An Apple phablet, anyone?

Should Apple consider making a phablet? New numbers from IDC say it's a category on fire in Asia.

The 6.3-inch Galaxy Mega. Samsung is also about to announce the Galaxy Note 3.  Should Apple take Samsung on?
The 6.3-inch Galaxy Mega. Samsung is also about to announce the Galaxy Note 3. Should Apple take Samsung on? CNET

Does Apple need a phablet? New figures from IDC make a compelling argument.

Devices with screen sizes of 5 inches to just under 7 inches, i.e., phablets, overtook shipments of portable PCs and tablets, overtaking each device category individually, in the Asia-Pacific region (excluding Japan) in the second quarter of 2013, IDC said Friday.

Device makers shipped 25.2 million phablets in the second quarter, compared with 12.6 million tablets and 12.7 million portable PCs, IDC said. That's almost more than both categories combined.

Need more proof? Phablet shipments in that market were up by 100 percent quarter on quarter, and a whopping 620 percent year over year, according to the market researcher.

And who has the largest share? Samsung. It has roughly 50 percent of the phablet market in the region.

Samsung recently announced the Galaxy Mega 6.3 and is expected to announce the Galaxy Note 3 at IFA in Berlin in the coming days.

So, does Apple need to be in this market? It seemed like a wacky tweener category (wait, is it an unwieldy, oversized phone or an undersized tablet?) a couple of years ago. But it now appears to be a natural evolution of the smartphone or tablet, however you look at it.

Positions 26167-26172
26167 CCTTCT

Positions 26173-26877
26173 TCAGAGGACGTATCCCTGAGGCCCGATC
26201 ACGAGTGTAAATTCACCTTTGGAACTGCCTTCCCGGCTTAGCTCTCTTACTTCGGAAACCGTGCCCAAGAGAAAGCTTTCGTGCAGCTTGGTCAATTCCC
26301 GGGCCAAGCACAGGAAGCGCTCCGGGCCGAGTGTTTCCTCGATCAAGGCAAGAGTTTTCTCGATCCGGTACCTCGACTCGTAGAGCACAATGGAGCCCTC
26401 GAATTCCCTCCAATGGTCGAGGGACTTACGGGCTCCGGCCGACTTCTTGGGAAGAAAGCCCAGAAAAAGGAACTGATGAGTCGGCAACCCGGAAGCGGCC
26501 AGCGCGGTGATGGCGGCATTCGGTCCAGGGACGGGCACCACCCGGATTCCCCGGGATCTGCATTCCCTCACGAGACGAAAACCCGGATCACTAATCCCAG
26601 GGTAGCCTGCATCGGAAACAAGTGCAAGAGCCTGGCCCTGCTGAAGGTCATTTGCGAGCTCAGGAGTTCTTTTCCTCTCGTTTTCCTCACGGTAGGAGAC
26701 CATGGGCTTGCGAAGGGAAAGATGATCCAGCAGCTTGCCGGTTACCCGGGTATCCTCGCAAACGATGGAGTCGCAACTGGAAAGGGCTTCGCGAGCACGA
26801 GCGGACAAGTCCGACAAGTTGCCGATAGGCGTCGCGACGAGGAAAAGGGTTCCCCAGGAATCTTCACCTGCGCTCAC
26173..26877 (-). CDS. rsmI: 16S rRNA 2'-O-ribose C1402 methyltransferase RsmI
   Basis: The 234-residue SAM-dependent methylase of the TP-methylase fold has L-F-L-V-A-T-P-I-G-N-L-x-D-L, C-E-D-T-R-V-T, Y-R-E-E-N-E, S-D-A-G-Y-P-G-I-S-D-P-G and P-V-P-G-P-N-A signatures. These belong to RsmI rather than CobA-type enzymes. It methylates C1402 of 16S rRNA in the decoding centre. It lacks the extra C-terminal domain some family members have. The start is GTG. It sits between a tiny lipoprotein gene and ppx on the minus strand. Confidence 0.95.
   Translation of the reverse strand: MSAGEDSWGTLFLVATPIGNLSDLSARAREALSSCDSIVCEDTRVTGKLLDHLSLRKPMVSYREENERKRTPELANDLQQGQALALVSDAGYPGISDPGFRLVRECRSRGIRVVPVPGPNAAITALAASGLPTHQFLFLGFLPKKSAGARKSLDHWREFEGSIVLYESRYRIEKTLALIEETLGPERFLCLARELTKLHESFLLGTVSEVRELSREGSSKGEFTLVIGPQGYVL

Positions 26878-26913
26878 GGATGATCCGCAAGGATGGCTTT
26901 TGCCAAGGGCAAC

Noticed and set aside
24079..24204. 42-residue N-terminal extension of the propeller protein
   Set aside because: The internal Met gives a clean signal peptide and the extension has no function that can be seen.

"Phablets have proven to be more than just a short blip of a fad and will drive the region," IDC said.

Here's what CNET said last year when it reviewed the 5.5-inch Galaxy Note 2 -- which the review categorizes as a phone.

The Note 2 could appeal to students, to artists, to business professionals, and, yes, even to those who aren't invested in tablets, but would like a larger screen. I would definitely consider carrying a Note 2 as a personal phone.

And this pro and con from the same review.

Most of the women I spoke with had no trouble fitting the Note 2 into a bag or purse, but questioned the phone's usability and their ability to reach the corners of the screen one-handed. Of the men who tried out the phone, responses were 50/50. Some felt fine slipping the Note 2 into a front pants pocket, others didn't. Some enjoyed holding the larger phone once they got used to its size; others found it too expansive, even with their bigger hands.

Which brings us to the 4-inch iPhone and 7.9-inch iPad Mini. By today's device standards, that's a gaping hole in a product lineup. Eventually -- maybe not in 2013 but likely in 2014 -- it may be considered analogous to offering 11-inch and 15-inch MacBooks, with no 13-inch model.

For now, we can look forward to a couple (at least) of updates to the Mini this year and next and a rumored iPhone 6 with a larger screen next year.

Will that be enough? In the Asia-Pacific region, maybe not.

The 7.9-inch iPad Mini.
The 7.9-inch iPad Mini. Apple
About the author

Brooke Crothers writes about mobile computer systems, including laptops, tablets, smartphones: how they define the computing experience and the hardware that makes them tick. He has served as an editor at large at CNET News and a contributing reporter to The New York Times' Bits and Technology sections. His interest in things small began when living in Tokyo in a very small apartment for a very long time.

 

Join the discussion

Conversation powered by Livefyre

Don't Miss
Hot Products
Trending on CNET

HOT ON CNET

Mac running slow?

Boost your computer with these five useful tips that will clean up the clutter.